Over the last two decades, LGBTQ+ rights and representation in public life have seen remarkable improvement. In the United States, the realm of sports, from collegiate and professional athletics, has certainly lagged. For instance, Michael Sam became the first openly gay player drafted in the NFL, but he got no play time. Luke Prokop, a Nashville Predators draft pick currently working his way up to the majors, broke similar ground just last month. LGBTQIA+ participation in the Olympics demonstrates that even worldwide the trend or representation of openly LGBTQ+ athletes is recent but accelerating rapidly.
In 1928, Renée Sintenis and Otto Peltzer became the first known members of the LGBTQIA+ community, taking part in the Amsterdam Olympics of 1928. Sintenis took bronze, making her the first LGBTQIA+ medalist. German middle-distance runner Peltzer was imprisoned by the Nazis because of his homosexuality in the 1940s.
Despite this early representation, by 1980 only one was represented, though in outlying years as many as eight had participated. 1992 was the last year summer and winter were combined and saw a record-breaking 17 LGBTQ+ participants, and since then the growth has been steady, especially in the summer games: 28 in 1996, 44 in 2000, 33 in 2004, 51 in 2008, 64 in 2012, and 75 in 2016. So, from Peltzer and Sintenis to the 2018 games, around 230 LGBTQ+ athletes have competed
The 2020 summer games in Tokyo were delayed until this summer. Tokyo 2021 will have 162+ out athletes competing—an incredible 116% increase of out LGBTQ+ athletes compared to the Rio 2016 games’ 75 LGBTQIA+ athletes competing, and nearly as many as all the prior games combined!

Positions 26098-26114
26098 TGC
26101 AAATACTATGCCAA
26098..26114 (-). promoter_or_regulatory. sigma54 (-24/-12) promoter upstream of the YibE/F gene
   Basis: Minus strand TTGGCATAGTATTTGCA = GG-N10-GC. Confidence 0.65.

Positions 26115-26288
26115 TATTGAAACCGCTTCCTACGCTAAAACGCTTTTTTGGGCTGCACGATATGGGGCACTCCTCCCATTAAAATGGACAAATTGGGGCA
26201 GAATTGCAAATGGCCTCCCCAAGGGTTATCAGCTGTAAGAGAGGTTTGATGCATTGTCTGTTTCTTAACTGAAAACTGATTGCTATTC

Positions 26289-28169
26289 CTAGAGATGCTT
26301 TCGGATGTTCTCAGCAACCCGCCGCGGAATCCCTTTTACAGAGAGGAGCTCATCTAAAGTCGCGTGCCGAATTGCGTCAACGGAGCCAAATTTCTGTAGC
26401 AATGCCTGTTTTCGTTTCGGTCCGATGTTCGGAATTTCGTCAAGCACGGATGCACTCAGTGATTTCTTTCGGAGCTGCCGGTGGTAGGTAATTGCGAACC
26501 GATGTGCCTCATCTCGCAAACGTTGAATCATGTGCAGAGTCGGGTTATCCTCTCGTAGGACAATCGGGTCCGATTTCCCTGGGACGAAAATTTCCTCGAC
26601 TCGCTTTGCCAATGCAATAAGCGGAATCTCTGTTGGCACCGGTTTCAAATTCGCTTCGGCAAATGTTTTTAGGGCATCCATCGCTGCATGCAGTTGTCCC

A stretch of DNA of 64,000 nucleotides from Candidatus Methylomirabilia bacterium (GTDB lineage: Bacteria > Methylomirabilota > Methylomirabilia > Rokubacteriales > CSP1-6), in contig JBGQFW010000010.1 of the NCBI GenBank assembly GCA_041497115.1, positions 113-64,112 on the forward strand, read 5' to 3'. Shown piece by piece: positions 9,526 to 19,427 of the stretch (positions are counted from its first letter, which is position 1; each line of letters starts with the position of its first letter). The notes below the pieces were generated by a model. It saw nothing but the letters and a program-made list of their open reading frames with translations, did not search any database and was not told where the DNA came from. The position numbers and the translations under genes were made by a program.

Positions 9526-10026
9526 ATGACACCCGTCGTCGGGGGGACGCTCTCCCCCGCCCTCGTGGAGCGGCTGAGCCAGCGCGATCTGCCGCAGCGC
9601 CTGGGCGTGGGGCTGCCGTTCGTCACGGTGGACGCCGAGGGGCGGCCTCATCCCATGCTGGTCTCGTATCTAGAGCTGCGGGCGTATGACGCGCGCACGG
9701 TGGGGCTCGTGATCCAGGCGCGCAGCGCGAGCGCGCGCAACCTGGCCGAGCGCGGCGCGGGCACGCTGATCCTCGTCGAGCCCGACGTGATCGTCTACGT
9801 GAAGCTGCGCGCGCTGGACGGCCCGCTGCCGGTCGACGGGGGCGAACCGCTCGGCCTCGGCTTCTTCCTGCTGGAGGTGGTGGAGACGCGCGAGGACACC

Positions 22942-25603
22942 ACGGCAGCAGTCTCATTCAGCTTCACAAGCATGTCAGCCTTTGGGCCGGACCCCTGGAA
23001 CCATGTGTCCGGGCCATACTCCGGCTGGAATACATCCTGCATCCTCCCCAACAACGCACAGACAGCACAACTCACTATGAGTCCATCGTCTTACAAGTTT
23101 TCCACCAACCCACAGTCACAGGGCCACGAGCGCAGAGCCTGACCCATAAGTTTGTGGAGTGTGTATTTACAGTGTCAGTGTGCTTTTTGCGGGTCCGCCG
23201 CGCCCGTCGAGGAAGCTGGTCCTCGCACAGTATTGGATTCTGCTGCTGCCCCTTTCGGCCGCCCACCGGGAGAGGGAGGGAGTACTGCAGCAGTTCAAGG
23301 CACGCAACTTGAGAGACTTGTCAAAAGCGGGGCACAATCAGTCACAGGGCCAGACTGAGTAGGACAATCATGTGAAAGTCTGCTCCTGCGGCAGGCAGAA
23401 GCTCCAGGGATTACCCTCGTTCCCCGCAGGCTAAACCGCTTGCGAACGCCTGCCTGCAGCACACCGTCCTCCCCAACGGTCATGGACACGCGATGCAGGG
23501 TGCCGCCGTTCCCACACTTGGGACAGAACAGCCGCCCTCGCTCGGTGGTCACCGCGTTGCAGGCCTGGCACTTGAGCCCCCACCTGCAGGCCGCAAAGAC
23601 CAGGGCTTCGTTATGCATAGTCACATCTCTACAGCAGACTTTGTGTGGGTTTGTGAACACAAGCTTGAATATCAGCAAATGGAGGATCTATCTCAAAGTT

Research into the history of the games reveals a number of interesting facts:
- USA, Canada and the Netherlands rank top 3 for the countries with the most LGBTQIA+ athletes
- There have been no openly out LGBTQIA+ athletes representing Japan in the past or upcoming games
- LGBTQIA+ athletes have won 93 gold, 75 silver and 61 bronze medals to date (prior to Tokyo)
When it comes to the nation with the most LGBTQIA+ athletes who have competed at the Olympic Games, the US is out in front with 47 and counting. Neighboring Canada is second with 33. The third is the top European country—the Netherlands. Germany is fourth.
And which LGBTQ+ athletes have the most medals (prior to 2021)? Dutch speed skater Ireen Wüst has five Gold, five Silver and a Bronze, earned across the last four Winter Games. She is the most successful LGBTQIA+ Olympian of all time. Swimmer Ian Thorpe is second with nine (five gold), and gymnast Karin Buttner-Janz is third with seven (two gold).
The summer Olympics almost always have higher representation—which may be explained by the team sports. Soccer has the highest LGBTQ+ representation, followed closely by track & field events and swimming.
Prior to Tokyo, no openly trans athletes had competed at the Olympic Games. That is about to change, however, as New Zealand weightlifter Laurel Hubbard is set to make history when she becomes the first openly transgender athlete to compete at the Summer Games. There have also been at least three known athletes who came out as trans following their involvement in the Olympics: Caitlyn Jenner, Rebecca Quinn, and Balian Buschbaum.
The 2021 Tokyo Summer Games will mark a dramatic shift in the numbers, nearly doubling the historic numbers and marking what may be a new era of LGBTQ+ representation.